Everton twice faced a two-goal deficit at Old Trafford but clawed their way back to secure a draw against league leaders Manchester United.
David Moyes set up his team against United as no one expected. Sure, it was a 4-5-1, but it wasn’t the same 4-5-1 that we’ve seen in recent years from Everton at Old Trafford. Sylvain Distin was at left back and Everton pressed high up the pitch, denying United time on the ball.
Everton’s defensive pressure helped to create two chances in quick succession. The first fell to Nikica Jelavić in the 4th minute. He got free of the United defense but his shot was easily saved by David De Gea. United then gave away possession to Steven Pienaar. Pienaar fired a cross-field ball to Leon Osman, who shot across the United goal, just missing.
United tried to rally from their sluggish start and Nani created a couple of chances, neither of which troubled Tim Howard.
Everton were rewarded for their fine start in the 33rd minute. Good attacking interplay between Pienaar, Osman, and Marouane Fellaini allowed Darron Gibson to find Tony Hibbert in space down the right hand side. Hibbert slung a cross toward the far post, where Jelavić was waiting. Jelavić cushioned a header across goal and into the side netting. 1-0.
Everton’s goal seemed to kick United into gear. Their tempo increased, and it was not a great surprise that they equalized eight minutes later through our old mate Wazza. Nani cut inside and fired in a cross that found Rooney. He headed at Tim Howard’s feet and in. 1-1. At least he didn’t celebrate.
Everton played well in the first half would have been happy to have more of the same in the second. But, at Everton Football Club, we never do things the easy way.
United went ahead in the 57th minute when Danny Welbeck latched on to a poor clearance from Darron Gibson/Phil Neville and, after evading John Heitinga, curled a beautiful shot into the top corner with his right foot. 2-1.
Nani doubled United’s lead less than three minutes later. He started the move, playing Carrick, who found Welbeck, who fired a reverse pass to Nani, who dinked it over the sliding Howard. 3-1.
After that goal, the announcers were clearly ready to give United the title. But Everton weren’t quite finished and began an unlikely comeback.
In the 66th minute, United showed that they hadn’t learned from their first half error. Substitute James McFadden found Hibbert in space down the right. Hibbert’s cross found Fellaini, who thrashed a volley past De Gea. 3-2. Hope.
The newfound hope was short-lived, as our old mate Wazza gave United another two-goal cushion in the 69th minute. Danny Welbeck started the move with a nice dummy to allow the ball to go to Rooney, who found Welbeck streaking into the penalty area. Welbeck returned the favor and Rooney cut his shot across goal into the far corner. 4-2. This is how Sir Alex’s teams respond to adversity! Give them the title! Give them the title!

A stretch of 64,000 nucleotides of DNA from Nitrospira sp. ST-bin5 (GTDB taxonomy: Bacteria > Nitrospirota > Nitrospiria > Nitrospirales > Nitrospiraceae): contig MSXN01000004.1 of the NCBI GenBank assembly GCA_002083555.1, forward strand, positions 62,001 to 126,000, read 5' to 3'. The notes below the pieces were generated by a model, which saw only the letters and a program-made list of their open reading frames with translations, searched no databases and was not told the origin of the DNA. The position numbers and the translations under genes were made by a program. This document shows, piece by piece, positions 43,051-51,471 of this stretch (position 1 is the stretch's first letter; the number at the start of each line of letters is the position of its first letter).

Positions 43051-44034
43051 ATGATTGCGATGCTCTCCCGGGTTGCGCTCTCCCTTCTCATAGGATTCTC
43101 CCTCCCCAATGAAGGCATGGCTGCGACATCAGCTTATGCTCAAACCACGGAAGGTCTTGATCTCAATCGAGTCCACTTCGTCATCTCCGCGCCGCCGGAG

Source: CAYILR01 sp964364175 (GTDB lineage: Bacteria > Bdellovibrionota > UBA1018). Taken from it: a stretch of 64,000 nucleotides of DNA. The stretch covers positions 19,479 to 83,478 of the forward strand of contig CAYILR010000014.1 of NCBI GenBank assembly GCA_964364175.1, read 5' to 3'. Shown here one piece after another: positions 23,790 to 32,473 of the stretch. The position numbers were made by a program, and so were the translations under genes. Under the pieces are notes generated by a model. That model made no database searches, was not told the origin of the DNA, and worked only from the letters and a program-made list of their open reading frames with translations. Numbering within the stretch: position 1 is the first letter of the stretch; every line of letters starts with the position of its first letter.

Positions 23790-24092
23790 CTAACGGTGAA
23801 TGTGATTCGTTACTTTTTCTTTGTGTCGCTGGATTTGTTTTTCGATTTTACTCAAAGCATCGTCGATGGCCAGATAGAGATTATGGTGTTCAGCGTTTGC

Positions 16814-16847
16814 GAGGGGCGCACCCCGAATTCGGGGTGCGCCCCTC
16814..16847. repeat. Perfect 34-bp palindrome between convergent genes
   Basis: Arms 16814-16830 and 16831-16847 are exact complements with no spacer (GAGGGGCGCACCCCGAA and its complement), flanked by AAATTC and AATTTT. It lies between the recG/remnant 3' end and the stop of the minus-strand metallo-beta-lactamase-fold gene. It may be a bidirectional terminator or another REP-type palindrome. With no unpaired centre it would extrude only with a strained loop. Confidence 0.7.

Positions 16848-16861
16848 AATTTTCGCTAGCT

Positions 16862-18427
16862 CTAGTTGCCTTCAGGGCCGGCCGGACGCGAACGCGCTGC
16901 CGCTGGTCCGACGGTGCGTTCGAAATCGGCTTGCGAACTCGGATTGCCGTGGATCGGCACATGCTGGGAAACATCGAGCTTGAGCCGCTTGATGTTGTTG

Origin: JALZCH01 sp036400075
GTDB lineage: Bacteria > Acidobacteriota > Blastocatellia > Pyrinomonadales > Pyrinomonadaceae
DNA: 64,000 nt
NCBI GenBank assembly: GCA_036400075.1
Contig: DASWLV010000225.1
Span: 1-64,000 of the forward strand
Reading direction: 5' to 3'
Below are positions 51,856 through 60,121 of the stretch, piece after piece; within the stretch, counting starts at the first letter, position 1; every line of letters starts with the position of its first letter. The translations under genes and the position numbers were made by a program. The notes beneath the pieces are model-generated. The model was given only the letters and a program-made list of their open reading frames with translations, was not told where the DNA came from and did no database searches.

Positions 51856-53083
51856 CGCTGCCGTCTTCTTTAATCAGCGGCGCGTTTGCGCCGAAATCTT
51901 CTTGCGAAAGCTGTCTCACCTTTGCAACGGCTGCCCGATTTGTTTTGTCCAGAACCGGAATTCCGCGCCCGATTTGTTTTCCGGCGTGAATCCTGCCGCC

Everton, in the depths of despair after conceding a fourth goal, almost did give them the title in the 81st minute. One of the Da Silva twins found space to put in a cross, which found a diving (not like that for once) Patrice Evra but his header careened off the post.
Not one to miss an opportunity, Nikica Jelavić doubled his tally in the 83rd minute. Phil Neville looped in a ball toward Fellaini’s head. United’s defenders intervened, heading it toward the center of the penalty area (Doh!). Jelavić was the first to react and fired a neat half volley into the bottom corner. 4-3. Not over just yet.
United were shocked. No one scores three goals at Old Trafford. Everton would add a pinch of horror to United’s shock less than two minutes later. Phil Neville found Fellaini in space in the United penalty area. As Johnny Evans and Paul Scholes came to close him down, Fellaini turned and passed to Steven Pienaar, who slotted in a fourth. 4-4.
United had one late chance to win it from the boot of Rio Ferdinand but Tim Howard was good enough to knock it over for a corner. I guess they’ll have to keep searching for that title next week… What a fantastic exhibition of the team spirit still alive at Everton even after such a massive disappointment last week.
Nikica Jelavić’s Game Won’t Translate to the Premier League: Jelavić did well in the SPL. It’s a completely different game up there; he’ll never score goals like that in England. I mean, he’s not even English. Alright, let’s be serious: eight goals in nine matches and he could play better. Every goal he’s scored has been with his first touch. If it wasn’t for Papisse Cisse slamming in goals for Newcastle there is no doubt in my mind that he would be hailed as the best signing of the January window. He makes every Everton match, even those at a venue where we normally crumble, more exciting.
It’s Blessing that Analysts Still Think Fellaini is a Clumsy Fouler: I get the sense that most analysts who watch our games still think of Fellaini as the clumsy guy with goofy hair from two years ago. His play today will give United’s defense nightmares for weeks. They didn’t know how to deal with the fact that he is both huge and has exquisite touch. The beauty of his scoring volley was nearly matched by his slip pass to Pienaar for the fourth goal. He is arguably our best player and the media don’t seem to have a clue. Perhaps that’s a good thing, though, as it could reduce the number of potential suitors coming to Bill Kenwright’s home with bags of cash.
Man of the Match: Marouane Fellaini
Next up, Everton play Fulham so they can try to see if they can break a 40-ish year duck at Goodison Park. Look out for potential Everton target (and my mate, cuz we went to the same university) Clint Dempsey, who is on a fantastic run of form. See you then.
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